G. Does not seek its own – is not covetous; self consumed; trusts God with his or her needs and reputation. When with others able to look upon their needs as more important than my own.
H. Is not provoked – – can’t be ruffled; because we are dead to anger and resentment – – nothing anyone does can rile us and bring out that old contentiousness we used to walk in
I. Does not take into account a wrong suffered – – Graham Cooke once said about God’s love, “God is never disillusioned with you – because He never had any illusions about you in the first place.” Perhaps one of the reasons we hold on to grudges and find it easy to be offended by our brothers or sisters is we put them on a pedestal they were never meant to be placed on. We put expectations on them God never approved of.
J. Does not rejoice in unrighteousness – true love mourns and is grieved by all sin and unrighteousness. It mourns when anyone sins regardless of how they have treated us in the past. It can never join in the fleshly and sensual revelry that the world seeks to find joy and happiness in.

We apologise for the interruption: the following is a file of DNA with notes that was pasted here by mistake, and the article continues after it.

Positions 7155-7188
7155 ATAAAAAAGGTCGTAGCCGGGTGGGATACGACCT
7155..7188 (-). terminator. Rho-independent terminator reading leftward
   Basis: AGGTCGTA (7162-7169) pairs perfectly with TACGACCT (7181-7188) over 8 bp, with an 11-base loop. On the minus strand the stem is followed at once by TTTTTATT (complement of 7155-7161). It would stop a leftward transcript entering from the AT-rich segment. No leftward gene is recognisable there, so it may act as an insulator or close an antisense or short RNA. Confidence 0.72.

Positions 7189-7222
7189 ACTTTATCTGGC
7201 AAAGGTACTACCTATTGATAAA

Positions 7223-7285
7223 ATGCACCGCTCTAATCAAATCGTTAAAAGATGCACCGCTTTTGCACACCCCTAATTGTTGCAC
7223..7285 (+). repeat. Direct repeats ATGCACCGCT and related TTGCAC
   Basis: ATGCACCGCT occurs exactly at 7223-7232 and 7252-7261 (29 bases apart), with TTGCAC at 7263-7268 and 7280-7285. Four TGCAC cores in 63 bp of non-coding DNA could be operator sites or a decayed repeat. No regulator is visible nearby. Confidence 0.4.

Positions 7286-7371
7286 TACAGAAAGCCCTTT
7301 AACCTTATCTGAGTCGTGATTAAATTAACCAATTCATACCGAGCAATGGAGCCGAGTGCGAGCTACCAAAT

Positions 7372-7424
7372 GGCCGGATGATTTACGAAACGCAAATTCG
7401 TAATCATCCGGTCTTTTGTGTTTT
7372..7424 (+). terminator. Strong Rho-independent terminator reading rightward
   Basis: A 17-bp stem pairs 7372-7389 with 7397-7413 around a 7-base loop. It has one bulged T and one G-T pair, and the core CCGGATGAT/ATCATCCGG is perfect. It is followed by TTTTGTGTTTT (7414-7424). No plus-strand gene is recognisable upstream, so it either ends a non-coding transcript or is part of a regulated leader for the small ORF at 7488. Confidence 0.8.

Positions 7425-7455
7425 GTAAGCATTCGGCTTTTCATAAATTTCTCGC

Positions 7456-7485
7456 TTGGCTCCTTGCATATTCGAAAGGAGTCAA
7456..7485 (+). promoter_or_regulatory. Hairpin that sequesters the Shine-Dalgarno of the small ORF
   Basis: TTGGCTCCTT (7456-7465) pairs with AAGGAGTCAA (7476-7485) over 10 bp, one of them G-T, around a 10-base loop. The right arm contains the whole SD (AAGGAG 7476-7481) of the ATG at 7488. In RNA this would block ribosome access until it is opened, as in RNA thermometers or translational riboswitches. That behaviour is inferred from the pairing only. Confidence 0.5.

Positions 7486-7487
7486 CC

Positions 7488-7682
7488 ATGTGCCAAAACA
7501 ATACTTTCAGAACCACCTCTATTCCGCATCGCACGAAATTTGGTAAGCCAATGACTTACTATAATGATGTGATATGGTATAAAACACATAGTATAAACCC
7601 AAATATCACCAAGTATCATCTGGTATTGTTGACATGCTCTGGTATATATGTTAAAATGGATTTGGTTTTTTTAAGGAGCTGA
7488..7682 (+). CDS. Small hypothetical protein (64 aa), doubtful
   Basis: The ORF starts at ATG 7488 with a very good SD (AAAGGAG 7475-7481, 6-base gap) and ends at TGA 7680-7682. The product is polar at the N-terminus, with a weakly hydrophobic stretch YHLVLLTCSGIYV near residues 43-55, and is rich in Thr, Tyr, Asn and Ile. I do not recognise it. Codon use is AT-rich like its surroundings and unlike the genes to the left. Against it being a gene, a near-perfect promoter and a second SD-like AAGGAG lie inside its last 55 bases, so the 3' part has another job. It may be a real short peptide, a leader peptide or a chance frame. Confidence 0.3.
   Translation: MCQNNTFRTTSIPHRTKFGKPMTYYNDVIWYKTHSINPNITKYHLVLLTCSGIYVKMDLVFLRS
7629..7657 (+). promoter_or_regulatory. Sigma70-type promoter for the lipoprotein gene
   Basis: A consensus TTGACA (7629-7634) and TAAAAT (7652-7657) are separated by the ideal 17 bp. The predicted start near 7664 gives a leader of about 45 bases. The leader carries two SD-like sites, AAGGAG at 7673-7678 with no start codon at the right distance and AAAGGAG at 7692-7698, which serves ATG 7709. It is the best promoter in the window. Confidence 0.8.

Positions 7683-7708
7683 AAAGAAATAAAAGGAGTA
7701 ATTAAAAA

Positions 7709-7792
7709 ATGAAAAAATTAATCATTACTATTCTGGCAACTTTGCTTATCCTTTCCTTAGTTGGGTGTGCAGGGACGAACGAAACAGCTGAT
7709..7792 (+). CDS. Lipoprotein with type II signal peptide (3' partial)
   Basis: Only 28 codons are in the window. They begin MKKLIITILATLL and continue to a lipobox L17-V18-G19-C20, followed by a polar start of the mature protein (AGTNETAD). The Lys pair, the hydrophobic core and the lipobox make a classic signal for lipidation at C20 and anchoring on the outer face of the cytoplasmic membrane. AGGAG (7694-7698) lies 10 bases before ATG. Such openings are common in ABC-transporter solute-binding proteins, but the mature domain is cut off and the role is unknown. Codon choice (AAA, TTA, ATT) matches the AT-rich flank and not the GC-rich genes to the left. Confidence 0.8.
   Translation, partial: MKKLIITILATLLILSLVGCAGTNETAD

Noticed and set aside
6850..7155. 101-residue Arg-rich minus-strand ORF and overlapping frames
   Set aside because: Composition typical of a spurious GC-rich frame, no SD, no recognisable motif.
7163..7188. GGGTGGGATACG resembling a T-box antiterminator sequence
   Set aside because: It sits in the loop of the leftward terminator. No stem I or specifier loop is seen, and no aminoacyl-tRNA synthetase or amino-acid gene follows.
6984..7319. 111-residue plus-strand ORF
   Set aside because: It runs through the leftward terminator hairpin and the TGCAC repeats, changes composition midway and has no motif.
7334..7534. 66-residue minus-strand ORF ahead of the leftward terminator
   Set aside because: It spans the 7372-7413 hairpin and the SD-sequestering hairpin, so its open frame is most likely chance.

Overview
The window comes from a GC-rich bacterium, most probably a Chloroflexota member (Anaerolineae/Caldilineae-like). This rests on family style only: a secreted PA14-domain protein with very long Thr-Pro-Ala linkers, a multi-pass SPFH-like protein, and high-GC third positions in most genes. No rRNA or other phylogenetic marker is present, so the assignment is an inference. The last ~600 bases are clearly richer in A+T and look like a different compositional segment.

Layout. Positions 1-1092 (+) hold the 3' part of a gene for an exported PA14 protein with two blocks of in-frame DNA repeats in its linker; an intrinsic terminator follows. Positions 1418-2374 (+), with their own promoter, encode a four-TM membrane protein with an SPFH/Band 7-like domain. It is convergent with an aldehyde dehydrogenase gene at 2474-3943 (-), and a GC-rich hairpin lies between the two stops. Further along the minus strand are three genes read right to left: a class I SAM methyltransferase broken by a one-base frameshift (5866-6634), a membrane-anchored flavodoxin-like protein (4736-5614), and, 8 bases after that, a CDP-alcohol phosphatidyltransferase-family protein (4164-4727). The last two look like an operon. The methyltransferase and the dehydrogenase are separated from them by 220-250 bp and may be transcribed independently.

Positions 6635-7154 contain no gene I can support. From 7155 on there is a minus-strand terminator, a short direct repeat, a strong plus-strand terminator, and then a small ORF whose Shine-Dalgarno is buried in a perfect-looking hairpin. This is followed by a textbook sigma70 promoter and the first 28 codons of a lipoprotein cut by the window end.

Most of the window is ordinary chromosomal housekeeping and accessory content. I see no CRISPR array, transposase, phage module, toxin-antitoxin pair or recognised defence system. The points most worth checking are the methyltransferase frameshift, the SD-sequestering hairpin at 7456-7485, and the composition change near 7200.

K. But it Rejoices with the truth – true love – God’s love is always looking for truth and finds joy when truth is embraced to whatever degree.
L. Bears all things – true love always has in mind Jesus’s 77 times 7 rule of thumb. True love is always mindful of how long suffering and merciful God has been with us.
M. Believes all things – unless we have strong reason not to believe of course. But the point is true love wants to believe, and is not suspicious and accusatory.